Temple Dancers and Priestesses

CODEX Entry 1531: Temple Dancers and Priestesses


The fertility rituals of Baal involved virgins, kadeshem, who would dance to rhythmical music. Young boys, kadesh¹, from 12 to 14 years of age, worked within the main hall of the temple, carrying large bronze bowls. The role of these women was highly respected, and they were not to be touched by the male temple worshippers, protected by temple guards². In the Hammurabi’s code of laws³, the rights and good name of female sacred sexual priestesses were protected. The same legislation that protected married women from slander, also applied to them. They could inherit property from their fathers, collect income from land worked by their brothers, and dispose of property. These rights were extraordinary, considering the role of women at the time. However, from the 5th century B.C, across the entire region, this ritual slowly degenerated into ritual intercourse in return for funding for the priests of the temples4. Later, all young women in the region were required to go to temple and sell their virginity to the highest bidder. This bastardization of their original roles can even be seen today with the devadasis of India.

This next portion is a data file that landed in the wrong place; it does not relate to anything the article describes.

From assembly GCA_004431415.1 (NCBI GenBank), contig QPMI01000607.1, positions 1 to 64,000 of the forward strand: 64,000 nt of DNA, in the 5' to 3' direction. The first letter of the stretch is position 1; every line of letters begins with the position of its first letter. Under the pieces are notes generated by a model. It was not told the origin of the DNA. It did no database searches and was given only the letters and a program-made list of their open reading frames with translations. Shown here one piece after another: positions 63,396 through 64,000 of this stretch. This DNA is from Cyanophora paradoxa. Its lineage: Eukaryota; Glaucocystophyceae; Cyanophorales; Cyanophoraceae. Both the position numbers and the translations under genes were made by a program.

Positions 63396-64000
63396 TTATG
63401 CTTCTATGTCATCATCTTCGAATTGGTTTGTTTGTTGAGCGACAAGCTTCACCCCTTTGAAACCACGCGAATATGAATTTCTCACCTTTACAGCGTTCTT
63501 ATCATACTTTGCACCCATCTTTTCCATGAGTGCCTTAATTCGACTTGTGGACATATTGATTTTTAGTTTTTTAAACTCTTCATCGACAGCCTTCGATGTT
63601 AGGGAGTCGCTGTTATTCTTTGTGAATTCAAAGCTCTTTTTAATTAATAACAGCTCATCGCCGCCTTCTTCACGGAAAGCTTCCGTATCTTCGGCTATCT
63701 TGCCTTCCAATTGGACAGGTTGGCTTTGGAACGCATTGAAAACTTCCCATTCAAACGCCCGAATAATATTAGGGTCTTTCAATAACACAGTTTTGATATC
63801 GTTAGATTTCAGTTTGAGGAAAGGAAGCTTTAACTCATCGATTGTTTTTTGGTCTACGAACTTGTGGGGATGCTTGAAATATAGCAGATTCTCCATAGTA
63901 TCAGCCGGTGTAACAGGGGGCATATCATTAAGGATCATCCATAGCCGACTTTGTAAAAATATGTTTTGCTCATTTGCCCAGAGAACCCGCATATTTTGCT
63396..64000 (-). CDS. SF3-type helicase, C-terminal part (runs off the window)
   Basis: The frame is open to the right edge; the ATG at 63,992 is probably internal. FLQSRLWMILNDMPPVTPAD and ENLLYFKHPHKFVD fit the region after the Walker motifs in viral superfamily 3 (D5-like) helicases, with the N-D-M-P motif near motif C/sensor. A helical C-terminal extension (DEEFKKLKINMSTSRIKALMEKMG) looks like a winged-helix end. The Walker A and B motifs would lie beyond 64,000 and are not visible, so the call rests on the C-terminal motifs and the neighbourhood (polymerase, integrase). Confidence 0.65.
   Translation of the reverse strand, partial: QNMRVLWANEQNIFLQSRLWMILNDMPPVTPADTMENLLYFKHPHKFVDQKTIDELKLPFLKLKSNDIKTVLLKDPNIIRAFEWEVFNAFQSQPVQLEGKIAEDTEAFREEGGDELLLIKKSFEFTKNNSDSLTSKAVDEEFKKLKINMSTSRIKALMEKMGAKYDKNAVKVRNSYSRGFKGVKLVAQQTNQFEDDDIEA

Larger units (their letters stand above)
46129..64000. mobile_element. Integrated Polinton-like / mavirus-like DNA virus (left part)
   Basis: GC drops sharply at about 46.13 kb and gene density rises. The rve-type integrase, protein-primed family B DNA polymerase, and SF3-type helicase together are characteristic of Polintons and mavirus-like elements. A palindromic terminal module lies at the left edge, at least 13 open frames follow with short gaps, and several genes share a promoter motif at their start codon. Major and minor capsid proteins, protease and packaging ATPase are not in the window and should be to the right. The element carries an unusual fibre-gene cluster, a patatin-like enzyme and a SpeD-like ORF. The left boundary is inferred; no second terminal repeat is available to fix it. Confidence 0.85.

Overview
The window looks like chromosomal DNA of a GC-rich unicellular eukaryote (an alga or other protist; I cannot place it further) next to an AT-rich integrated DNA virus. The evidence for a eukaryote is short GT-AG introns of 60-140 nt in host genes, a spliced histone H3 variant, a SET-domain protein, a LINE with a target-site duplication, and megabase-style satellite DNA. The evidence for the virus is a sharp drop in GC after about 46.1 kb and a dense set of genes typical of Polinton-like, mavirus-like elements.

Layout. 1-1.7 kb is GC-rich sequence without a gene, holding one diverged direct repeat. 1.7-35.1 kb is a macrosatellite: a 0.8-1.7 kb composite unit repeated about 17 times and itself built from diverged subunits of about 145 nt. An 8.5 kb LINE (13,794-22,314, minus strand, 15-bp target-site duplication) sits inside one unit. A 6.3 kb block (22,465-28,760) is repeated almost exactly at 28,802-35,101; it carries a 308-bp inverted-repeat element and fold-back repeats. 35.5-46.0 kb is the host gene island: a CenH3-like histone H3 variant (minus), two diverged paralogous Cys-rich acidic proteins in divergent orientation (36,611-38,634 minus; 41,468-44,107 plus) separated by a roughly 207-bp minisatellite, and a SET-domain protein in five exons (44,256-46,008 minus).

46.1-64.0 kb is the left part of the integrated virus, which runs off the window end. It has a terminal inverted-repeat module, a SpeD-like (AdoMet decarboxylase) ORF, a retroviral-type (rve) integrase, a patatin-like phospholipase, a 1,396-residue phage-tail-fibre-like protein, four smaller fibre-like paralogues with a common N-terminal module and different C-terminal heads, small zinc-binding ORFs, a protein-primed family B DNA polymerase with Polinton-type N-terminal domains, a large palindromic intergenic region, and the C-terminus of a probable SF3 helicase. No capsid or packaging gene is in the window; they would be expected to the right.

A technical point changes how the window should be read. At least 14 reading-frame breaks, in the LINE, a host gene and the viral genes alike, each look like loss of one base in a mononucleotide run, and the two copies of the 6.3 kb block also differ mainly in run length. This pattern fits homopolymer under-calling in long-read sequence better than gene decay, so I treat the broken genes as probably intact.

¹ 1 Kgs. 14:22-24; 15:12; 22:46; 2 Kgs.23:7; Deut. 23:17-19; Lev. 18:3, 24-30, 20:23
² James Frazer, The Golden Bough
³ L.W.King, translation
4 Herodotus, Kurke, Baudin, A.B. Ellis, Dubois, Dupouy, Hartland, Bertholon, G. A. Barton, Hogarth, R. V. Russell, Westermarck, Brooks, Henriques, Astour, Delaporte, Yamauchi, Desai